Some used books, even non-mysteries, present mysteries of their own.
This summer I’ve read several. I bought two when I visited a local used book store that now carries new, unused copies of my crime novel. Several others were gifts, a nice little stack that will keep me busy for some time.
A used (pre-owned? pre-experienced?) book of fiction delivers two stories. The one that everyone reads appears in type, the same story in every bound copy.
The readers who first consume those words create other stories and leave them behind, each one unique, in flashes and fragments of non-fiction.
A fly crushed between pages 89 and 90.
Blood on a credit card receipt.
An author’s autograph, once treasured then given away or sold for pennies on the dollar.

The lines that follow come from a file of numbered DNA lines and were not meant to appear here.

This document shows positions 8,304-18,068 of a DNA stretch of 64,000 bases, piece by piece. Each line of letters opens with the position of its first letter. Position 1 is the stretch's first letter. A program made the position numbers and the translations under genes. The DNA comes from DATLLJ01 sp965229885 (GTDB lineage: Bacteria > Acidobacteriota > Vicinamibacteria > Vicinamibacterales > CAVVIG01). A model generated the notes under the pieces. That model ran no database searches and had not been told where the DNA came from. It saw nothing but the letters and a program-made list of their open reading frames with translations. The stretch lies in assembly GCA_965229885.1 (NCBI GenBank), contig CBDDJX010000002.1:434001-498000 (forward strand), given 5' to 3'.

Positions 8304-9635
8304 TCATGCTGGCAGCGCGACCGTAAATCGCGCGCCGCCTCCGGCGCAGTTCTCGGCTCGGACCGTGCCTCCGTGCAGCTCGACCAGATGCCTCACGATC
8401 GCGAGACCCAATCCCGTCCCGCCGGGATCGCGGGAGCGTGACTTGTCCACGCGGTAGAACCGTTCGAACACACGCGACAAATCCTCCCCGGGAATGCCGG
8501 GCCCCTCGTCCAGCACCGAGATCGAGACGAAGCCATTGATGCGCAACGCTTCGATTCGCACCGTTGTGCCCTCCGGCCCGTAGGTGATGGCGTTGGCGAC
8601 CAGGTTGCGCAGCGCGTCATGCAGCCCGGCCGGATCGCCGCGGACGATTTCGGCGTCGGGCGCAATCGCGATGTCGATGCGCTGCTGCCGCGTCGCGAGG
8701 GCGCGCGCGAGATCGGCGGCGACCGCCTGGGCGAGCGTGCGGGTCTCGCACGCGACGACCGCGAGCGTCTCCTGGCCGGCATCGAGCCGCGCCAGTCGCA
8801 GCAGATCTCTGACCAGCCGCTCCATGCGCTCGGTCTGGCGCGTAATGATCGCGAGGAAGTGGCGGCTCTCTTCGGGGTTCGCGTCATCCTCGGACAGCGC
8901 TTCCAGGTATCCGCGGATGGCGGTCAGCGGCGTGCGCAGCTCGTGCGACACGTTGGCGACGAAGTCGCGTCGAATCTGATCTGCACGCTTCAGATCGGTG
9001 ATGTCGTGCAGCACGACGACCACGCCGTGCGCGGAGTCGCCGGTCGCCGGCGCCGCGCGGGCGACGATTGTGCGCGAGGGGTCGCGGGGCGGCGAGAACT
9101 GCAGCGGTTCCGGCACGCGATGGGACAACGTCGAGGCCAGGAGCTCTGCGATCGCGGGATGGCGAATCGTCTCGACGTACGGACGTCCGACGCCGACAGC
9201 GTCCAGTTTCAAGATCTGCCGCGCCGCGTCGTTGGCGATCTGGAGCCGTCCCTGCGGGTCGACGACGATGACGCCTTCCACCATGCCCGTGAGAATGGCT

A phone number on the back of an envelope.
Then there are the notes. In some I see my son’s cryptic hand, in the secret language of academia. Ideas for the new syllabus, a paper, or next week’s class now months or years gone by?
Another reader checkmarks paragraphs here and there, wraps seemingly random sentences in parentheses. Yet another underlines words and phrases.
Why those words, that sentence, this paragraph? What did she mean by that? Why was that important to him?
Each reader changes the story, preparing a new experience for whoever comes next.